Recently I reported via my Facebook status that I had lost my joy where shopping was concerned. An old college chum commented “I hope it was brief”. She knew me in my youth when shop ’til you drop was a form of feminine weekend warrior pursuits.
The two of us could wile away an afternoon in and out of the little shops in downtown Iowa City. Hours alone could be spent sifting through cast off treasures at the thrift shop. While Leslie could wear a sack and look like an Elle cover girl, I was not blessed with her dancer’s frame or carriage. Thrift store clothes looked it on me. Still I loved to go shopping despite never having the money or the body for my purchases.
Throughout my life retail, whether it be recreational or therapeutic, has always been high on my list of things to do. But since leaving the U.S. and settling in Canada, I’ve slowly lost interest in consuming and have even come to regard it as a chore. Maybe it’s because of the driving involved now that I live in a rural hamlet and the nearest shopping – a Wal-Mart – is a good twenty minutes of country roads and highway. The fact that it is a Wal-Mart also dampens a person’s enthusiasm more than a little. I can’t get past the guilt of purchasing cheaply at the expense of – well – everyone. I can’t get past the cheapness of the goods period. And it doesn’t help that every time I walk through the doors I am reminded of my late husband’s unshakeable belief that a person could walk into any Wal-Mart in any part of the world at any time of day and never fail to find at least one person who was missing one or more of their front teeth. Strangely, or maybe not, I have never been able to avoid crossing paths with the toothless at a Wal-Mart since.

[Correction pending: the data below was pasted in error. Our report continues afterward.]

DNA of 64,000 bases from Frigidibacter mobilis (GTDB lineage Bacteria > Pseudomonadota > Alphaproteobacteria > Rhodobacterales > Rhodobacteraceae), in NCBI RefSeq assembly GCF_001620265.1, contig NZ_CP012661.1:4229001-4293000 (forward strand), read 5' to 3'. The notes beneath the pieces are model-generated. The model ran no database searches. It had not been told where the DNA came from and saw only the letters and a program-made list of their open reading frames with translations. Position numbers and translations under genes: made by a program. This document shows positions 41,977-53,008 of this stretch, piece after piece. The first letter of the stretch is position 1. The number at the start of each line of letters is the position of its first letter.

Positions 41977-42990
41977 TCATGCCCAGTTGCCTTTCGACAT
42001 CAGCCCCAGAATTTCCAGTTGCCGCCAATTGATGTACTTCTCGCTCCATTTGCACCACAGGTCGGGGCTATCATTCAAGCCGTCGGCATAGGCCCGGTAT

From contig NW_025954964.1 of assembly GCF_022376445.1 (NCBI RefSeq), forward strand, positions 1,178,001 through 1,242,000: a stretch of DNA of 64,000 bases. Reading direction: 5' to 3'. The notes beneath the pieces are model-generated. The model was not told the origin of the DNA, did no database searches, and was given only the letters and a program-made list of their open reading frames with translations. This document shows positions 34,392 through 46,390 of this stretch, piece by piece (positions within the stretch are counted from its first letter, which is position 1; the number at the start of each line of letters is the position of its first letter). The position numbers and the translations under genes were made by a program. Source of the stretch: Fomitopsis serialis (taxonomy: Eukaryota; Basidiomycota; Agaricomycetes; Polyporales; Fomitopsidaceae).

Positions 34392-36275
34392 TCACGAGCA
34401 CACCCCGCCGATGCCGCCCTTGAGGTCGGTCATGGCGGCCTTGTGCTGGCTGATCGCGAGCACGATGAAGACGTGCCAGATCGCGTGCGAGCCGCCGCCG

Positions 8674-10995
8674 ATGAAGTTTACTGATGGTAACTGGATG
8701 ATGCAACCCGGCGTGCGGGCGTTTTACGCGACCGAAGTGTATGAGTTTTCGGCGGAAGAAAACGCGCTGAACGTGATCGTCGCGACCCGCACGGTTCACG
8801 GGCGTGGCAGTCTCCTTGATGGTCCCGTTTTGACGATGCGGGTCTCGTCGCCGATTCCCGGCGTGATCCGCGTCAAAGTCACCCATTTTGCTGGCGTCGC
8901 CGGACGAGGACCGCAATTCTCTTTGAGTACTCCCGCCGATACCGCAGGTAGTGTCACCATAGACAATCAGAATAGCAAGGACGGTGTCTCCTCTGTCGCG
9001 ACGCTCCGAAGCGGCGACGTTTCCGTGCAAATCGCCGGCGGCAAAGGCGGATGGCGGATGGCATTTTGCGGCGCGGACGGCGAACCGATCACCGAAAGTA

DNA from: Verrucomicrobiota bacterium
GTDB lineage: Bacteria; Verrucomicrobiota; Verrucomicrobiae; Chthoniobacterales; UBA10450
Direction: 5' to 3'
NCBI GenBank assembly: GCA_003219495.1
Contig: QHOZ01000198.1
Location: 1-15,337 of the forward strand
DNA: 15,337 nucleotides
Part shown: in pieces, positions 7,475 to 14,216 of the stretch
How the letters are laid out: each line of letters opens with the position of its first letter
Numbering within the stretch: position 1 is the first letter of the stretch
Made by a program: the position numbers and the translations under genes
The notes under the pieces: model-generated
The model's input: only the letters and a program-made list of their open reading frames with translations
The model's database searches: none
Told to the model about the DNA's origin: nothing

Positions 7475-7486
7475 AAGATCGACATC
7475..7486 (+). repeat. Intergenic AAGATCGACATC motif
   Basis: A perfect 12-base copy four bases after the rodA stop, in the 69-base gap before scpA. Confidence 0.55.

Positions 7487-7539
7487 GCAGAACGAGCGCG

Living in Alberta too we have a demand versus supply problem. The credit cards are willing but the stuff just ain’t available. There is also the pesky service problem. Canadians are a bit like the native populations the early European settlers of the New World tried to turn into slaves. They aren’t temperamentally suited for service. Oh they are nice enough, but they have one speed and it’s a leisurely one. As my dad once observed after a trip to Quebec,
“Even the dogs walk slowly up there.”
But with December looming and a family to appease with goods, I need to find my AWOL joy and kick it in the arse. Someone has to make certain there will be prezzies under the tree and that someone will not be my husband.
Rob believes Al Gore invented the Internet specifically to free men from having to ever step foot in a mall. I can be assured of heading to the post office at least once in the coming month to pick up the sum of his Christmas shopping which he will at least wrap himself. And though I have begun to see the wisdom of online consumption, it feels wrong to my American side.
Back in the States I would brave the day after Thanksgiving with my best friend while her husband braved the day with our children. We planned the day like generals. Plotting our stops and purchases with a precision that didn’t even leave our refreshment breaks to chance.
So far I have managed to acquire the appropriate Barbie paraphernalia, new socks for all and talk my husband into building a dollhouse. I even have his yearly supply of new underwear, despite the fact he will only wear it when he goes for his massage. Yeah, our massage therapist thinks that’s weird too. But I haven’t made a list for myself and the whole gifties under the tree thing is making me tired just contemplating the walking and perusing and standing on queue.
The funny thing is, however, I don’t miss the old material me much at all. I am looking forward to a trimmer holiday where things like the Santa Claus parade and cutting down our own tree are the highlights. While my old friend wished me a speedy recovery from my shopping malaise, I am hoping it is terminal.
This is an original 50 Something Moms piece.